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Dishonor Of Cheque And Its Repercussions: A Study Of Section 138 Of Negotiable Instruments Act

A cheque is a form of negotiable instrument used very commonly by people nowadays.

It is nothing but a bill of exchange drawn upon a specific bank. A cheque includes a total of 3 parties namely the drawer, drawee and the payee. The person who makes the cheque is the drawer, the bank who would facilitate in paying the amount written on the cheque is the drawee and the person in whose name it is drawn is the payee.

The detailed definition of what a cheque is and how disputes regarding it are to be governed is given under The Negotiable Instruments Act 1881. Sec 6 of the said Act gives the definition of a cheque and section 138 deals with the dishonor of cheques. We shall take a detailed look at the dishonor of cheques and its specific nuances in light of The Negotiable Instruments Act 1881.
 
Sec 138 of the Act says that a cheque would be called as dishonored when the bank doesn't pay the money enumerated on the cheque because of two reasons. Firstly, the said account doesn't have enough fund and secondly when there has already been an agreement between the bank and the drawer regarding a certain limit up to which money can be encashed from that account, and the cheque exceeds that amount.

In both these cases, the drawer would be held liable and the punishment that he might receive could be an imprisonment of 2 years or a fine whose maximum limit is up to 2 times the amount of the cheque or both. The three sub clauses of the section mention three important points in this regard.
 
The first sub clause says that the payee has to present the cheque to the bank for encashment within a period of 6 months or within the period of its validity, whichever is earlier. What this basically means is that if the payee presents the cheque for payment after the specified time period is over then it won't come under being dishonored.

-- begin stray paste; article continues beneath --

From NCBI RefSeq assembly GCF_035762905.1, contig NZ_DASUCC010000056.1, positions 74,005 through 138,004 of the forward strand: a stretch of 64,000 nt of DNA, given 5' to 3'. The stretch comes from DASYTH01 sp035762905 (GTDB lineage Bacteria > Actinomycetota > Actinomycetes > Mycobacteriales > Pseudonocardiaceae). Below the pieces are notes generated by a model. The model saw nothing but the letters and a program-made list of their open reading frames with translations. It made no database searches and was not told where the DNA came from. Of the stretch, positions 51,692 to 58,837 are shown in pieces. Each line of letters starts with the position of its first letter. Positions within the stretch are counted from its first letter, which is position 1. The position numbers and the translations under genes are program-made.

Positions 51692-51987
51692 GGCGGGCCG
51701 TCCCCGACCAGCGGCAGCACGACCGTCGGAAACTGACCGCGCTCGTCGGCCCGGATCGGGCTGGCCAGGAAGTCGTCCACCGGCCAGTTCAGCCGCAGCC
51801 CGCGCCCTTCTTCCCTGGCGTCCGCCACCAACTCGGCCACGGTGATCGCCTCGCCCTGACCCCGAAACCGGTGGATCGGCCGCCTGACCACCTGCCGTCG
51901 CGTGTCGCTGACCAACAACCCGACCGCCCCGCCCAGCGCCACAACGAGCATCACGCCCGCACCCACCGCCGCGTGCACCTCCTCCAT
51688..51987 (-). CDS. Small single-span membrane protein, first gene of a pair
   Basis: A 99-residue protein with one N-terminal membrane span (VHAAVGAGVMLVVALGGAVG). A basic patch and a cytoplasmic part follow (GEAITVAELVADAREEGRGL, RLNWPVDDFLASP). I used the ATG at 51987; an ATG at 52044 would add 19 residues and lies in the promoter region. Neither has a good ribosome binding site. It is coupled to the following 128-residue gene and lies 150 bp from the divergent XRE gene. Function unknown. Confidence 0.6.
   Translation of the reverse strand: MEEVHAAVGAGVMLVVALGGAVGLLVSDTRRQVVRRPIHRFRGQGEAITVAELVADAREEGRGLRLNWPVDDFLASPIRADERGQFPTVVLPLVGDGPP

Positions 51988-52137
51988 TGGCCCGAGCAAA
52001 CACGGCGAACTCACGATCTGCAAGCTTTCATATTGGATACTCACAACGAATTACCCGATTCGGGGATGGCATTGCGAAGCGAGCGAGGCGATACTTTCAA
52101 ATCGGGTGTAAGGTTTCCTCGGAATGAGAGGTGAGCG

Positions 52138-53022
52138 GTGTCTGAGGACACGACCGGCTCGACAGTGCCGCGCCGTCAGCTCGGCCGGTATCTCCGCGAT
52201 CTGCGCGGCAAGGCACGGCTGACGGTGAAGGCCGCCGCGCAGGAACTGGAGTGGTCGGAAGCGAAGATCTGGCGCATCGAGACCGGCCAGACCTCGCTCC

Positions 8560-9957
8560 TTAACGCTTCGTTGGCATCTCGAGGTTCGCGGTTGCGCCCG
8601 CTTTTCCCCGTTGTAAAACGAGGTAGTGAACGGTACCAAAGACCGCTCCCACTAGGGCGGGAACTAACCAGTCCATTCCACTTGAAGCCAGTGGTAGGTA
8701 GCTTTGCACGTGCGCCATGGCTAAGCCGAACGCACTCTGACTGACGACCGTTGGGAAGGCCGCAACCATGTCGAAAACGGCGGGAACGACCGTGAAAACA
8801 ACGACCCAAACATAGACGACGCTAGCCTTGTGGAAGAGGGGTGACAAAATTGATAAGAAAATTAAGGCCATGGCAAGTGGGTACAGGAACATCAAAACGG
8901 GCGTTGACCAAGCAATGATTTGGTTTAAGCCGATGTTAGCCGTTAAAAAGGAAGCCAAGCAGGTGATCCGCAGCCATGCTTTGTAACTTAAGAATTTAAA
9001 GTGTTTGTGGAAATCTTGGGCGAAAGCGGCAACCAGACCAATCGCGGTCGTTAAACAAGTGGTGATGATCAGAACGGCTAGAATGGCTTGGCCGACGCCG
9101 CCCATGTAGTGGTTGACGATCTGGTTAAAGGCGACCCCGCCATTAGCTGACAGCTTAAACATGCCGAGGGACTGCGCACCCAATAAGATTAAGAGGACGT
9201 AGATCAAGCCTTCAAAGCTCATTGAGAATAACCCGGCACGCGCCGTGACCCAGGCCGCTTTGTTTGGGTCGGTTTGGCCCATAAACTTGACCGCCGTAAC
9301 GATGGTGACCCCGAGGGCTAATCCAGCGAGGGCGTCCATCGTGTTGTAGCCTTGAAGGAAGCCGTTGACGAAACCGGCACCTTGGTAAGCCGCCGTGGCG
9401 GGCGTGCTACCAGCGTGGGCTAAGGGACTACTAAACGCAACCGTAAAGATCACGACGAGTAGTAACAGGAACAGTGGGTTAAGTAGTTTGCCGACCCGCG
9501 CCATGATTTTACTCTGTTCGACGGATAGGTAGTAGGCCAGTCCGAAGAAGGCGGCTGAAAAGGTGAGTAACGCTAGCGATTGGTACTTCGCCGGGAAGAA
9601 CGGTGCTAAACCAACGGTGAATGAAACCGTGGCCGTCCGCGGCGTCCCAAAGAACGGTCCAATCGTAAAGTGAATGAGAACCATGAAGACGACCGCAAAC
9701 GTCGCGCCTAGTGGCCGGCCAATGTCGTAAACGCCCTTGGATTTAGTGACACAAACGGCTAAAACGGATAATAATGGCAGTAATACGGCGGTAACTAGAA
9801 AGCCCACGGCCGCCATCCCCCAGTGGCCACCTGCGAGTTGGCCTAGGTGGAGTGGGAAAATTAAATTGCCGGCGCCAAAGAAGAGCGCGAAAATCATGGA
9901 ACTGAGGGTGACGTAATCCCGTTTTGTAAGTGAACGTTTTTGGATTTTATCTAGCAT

The second sub clause says that once the payee receives the information from the bank that the cheque has been dishonored, he has to send a formal notice to the drawer within a period of 30. If this time period elapses then the drawer won't be liable.
 
The third sub clause says that after receiving the notice that the cheque has been dishonored, the drawer must pay the amount within a period of another 15 days.
 
Following is the procedure that is followed in matters with regards to Sec 138
Firstly, a Legal Notice has to be sent by registered post to the drawer within 15 days of the cheques dishonor (as per Act 55 of 2002, S.7 w.e.f 6-2-2003) after which the drawer is given a time of 15 days to make the payment. After the expiry of this period, a criminal case with the magistrate has to be filed within a period of 30 days from the expiry of that 15-day period.

Then the complainant has to appear before the court and if the judge is satisfied then summons will be issued to the drawer. He has to appear before the court and present his evidence, after which the complainant shall also place his evidence and witnesses. The court will then pronounce the judgement to which appeals in the higher court can be made.
 
Section 140 of the said Act states that the drawer will not be allowed to take up the defense that at the time of drawing the cheque he had no reason to believe that the cheque would get dishonored. This would not be admissible in the court of law.
 
An interesting thing to note with regards to Sec 138 is that offences under its purview have been made compoundable. The Delhi High Court took cognizance of this fact in the case of Dayawati v Yogesh Kumar Gosain where it said that such matters could be settled through mediation.  
 
In the case of M/S Meters and Instruments Private Limited & Anr v Kanchan Mehta, the Supreme Court made some key observations, one of them being than an offence under Sec 138 is primarily a civil wrong.
 
The amendment to the Act which was passed in the year 2018 and came into effect from 1st September 2018, allows the court trying an offence of cheque bouncing to direct the drawer to pay interim compensation not exceeding 20% of the cheque amount to the complainant within 60 days of the trial court's order to pay such compensation. The Amendment also gives power to the appellate court which is hearing an appeal against conviction under Sec 138 to deposit a minimum of 20% of the fine or compensation that was awarded, in addition to interim compensation.
 
Written By: Mr. Saikat Mukherjee, A 3rd year BA LLB student at Symbiosis Law School, Nagpur.
Email: [email protected]

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